Flying Lessons

I'm not sure if you heard, but the other day Southwest Airlines faced some major technical glitches that forced many flights to cancel -- including my own.  I was at San Francisco International ready to head back home to Nashville after an eleven day adventure in California when hundreds of us realized that our flights had been delayed or cancelled.  It took a few hours for the agents to rebook everyone, and I found myself in the Bay Area for one more night.  So the next day I took off from San Fran and I arrived in San Diego only to find out my next flight had been cancelled as well (and couldn't be rebooked for 2 days).  Oh, and hey, it was ComicCon in San Diego which meant all of the hotels in the area were booked.  Guys, it was a serious mess.

While I got my situation figured out with the help of spiritual family, I have to say that the whole debacle it was an interesting sight to behold. Thousands of people were affected across the country, and many of the ones I saw in San Francisco and San Diego were acting like hell had frozen over.  There was a lot of frustration and yelling and anger, much of which was directed at the agents behind the counters or the customer service reps over the phone.  I don't know if I have ever seen so many angry and irritable people in such a condensed space/amount of time before, but it sure was ugly.

And for someone who doesn't always adjust well to sudden change, I was surprised to find that I was (mostly) pretty calm about it all (which may have been because I wasn't really ready to head back to the real world).  Regardless, I learned something really important while waiting in lines at both SFO and SAN airports:

We need to be willing to be interrupted.


We are so good at making our plans, getting our ducks in a row, setting our calendars to alert us when it's time to leave A to head to B.  Now, I don't think that there is anything inherently wrong with being a good planner (because heyo, I am one of those people), but it does become problematic when we are so reliant on our schedules that we miss out on things God is trying to show us or people He is wanting us to encounter.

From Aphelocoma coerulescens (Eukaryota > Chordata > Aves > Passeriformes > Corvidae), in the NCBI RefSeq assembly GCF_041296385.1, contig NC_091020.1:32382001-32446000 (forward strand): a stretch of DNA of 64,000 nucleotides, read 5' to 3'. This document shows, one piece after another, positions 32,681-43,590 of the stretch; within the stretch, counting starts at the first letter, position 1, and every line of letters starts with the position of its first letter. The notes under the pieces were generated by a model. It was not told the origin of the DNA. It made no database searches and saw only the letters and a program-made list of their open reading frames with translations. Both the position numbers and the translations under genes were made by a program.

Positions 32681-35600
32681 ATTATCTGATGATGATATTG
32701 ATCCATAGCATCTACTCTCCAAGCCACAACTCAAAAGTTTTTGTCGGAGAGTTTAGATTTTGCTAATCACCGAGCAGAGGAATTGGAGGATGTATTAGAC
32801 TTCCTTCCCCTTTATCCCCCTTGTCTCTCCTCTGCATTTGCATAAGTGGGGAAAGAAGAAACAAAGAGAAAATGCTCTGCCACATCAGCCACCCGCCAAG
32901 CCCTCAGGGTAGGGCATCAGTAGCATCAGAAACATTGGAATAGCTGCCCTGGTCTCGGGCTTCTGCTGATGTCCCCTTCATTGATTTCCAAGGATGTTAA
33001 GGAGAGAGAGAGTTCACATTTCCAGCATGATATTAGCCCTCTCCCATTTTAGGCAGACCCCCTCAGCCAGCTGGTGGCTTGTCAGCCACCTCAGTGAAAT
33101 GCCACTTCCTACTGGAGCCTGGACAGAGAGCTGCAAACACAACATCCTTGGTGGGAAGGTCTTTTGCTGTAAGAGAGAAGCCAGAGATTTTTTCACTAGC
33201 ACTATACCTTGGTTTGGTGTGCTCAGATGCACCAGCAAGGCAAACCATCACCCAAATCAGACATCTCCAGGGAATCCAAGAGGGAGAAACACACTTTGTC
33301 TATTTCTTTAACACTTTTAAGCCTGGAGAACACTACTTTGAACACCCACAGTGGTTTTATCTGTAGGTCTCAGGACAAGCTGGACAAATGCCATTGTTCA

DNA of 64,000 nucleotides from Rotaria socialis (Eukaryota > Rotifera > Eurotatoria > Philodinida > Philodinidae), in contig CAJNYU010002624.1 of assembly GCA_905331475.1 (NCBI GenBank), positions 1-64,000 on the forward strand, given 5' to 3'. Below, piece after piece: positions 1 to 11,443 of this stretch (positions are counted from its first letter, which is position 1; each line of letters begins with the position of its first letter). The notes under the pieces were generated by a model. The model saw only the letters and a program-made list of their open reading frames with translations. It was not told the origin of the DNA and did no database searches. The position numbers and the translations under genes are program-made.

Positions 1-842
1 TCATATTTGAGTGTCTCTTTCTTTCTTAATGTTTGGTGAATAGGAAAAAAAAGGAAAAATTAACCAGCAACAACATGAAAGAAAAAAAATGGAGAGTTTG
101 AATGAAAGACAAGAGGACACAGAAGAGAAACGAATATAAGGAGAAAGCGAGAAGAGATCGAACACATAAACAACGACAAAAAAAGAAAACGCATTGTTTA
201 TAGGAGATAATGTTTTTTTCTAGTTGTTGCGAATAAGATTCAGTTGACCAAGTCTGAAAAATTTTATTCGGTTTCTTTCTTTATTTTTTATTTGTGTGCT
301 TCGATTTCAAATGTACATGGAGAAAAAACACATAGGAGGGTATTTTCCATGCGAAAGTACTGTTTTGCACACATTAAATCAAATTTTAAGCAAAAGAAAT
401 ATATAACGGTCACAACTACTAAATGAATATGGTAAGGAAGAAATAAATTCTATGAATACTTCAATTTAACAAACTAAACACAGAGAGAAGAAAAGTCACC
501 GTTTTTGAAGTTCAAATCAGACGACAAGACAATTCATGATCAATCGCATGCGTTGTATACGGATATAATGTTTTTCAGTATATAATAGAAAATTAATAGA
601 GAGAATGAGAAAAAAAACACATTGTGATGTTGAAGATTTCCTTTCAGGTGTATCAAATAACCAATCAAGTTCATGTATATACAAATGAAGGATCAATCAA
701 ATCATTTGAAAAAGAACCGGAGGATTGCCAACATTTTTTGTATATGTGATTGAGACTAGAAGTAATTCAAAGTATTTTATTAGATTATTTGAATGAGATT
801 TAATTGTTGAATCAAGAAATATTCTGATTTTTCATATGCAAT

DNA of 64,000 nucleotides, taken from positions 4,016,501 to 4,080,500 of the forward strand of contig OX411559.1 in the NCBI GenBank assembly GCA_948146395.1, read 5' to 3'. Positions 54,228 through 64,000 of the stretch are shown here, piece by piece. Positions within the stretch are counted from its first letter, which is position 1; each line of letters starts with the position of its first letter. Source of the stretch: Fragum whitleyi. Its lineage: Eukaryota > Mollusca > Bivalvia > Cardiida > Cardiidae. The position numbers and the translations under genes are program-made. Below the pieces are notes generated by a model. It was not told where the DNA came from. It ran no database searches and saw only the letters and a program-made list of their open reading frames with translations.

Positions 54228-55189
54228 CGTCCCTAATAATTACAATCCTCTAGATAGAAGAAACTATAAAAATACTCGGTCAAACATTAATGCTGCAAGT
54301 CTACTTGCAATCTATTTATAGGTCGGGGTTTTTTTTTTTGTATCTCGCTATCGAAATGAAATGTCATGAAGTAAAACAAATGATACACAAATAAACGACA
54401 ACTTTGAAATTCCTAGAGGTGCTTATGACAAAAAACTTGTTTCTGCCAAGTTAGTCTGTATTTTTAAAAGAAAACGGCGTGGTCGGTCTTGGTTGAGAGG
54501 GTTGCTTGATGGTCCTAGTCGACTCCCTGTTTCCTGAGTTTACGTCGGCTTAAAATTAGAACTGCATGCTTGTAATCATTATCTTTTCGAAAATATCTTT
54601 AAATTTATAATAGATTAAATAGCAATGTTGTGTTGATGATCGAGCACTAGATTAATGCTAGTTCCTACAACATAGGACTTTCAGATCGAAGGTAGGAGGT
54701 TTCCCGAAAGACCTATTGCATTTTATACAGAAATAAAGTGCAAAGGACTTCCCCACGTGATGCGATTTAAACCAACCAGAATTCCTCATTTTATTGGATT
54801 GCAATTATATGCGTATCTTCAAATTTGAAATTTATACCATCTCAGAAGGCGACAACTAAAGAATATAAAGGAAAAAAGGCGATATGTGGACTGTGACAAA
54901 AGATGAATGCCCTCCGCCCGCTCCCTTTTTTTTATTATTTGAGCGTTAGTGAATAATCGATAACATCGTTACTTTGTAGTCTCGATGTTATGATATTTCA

When my second flight got cancelled in San Diego - I won't lie - I was upset, and I let myself sit in that frustration for far longer than I'd like to admit.  But as I let me eyes scan the room on all of the people fuming around me, something in my spirit changed.  I saw an opportunity to love these people through my words and my demeanor, which had found peace amidst the chaos.  So for the next eight hours, while I waited for my new flight home, I prayed for an opportunity to meet someone I could talk with and pray for.  While it didn't happen in quite that way, I did sense that I needed to pray for a some of the people that walked by.  So I did.  I didn't know their names, or their stories, but I didn't need to in that moment.  I just lifted them up, and trusted God with the rest.  

Being willing to be interrupted isn't easy, because it goes against our individualistic, go-go-go culture that has conditioned us to plan and schedule and not let anything get in our way.  But I was reminded over and over in my waiting at the airports that nothing is wasted when we walk with Jesus, and that when our plans fall through or our circumstances change, we have the choice as to how we are going to react.  Will be get upset, and let that come through our words and actions, potentially hurting others in the process?  Or will we breathe deeply and accept that maybe God has something to tell us, teach us, or show us amidst the change?  I don't know about you, but I want to be someone who chooses the latter.

 

And don't worry, after 22 hours of travel, I finally made it home to Nashville.  What an adventure!

 

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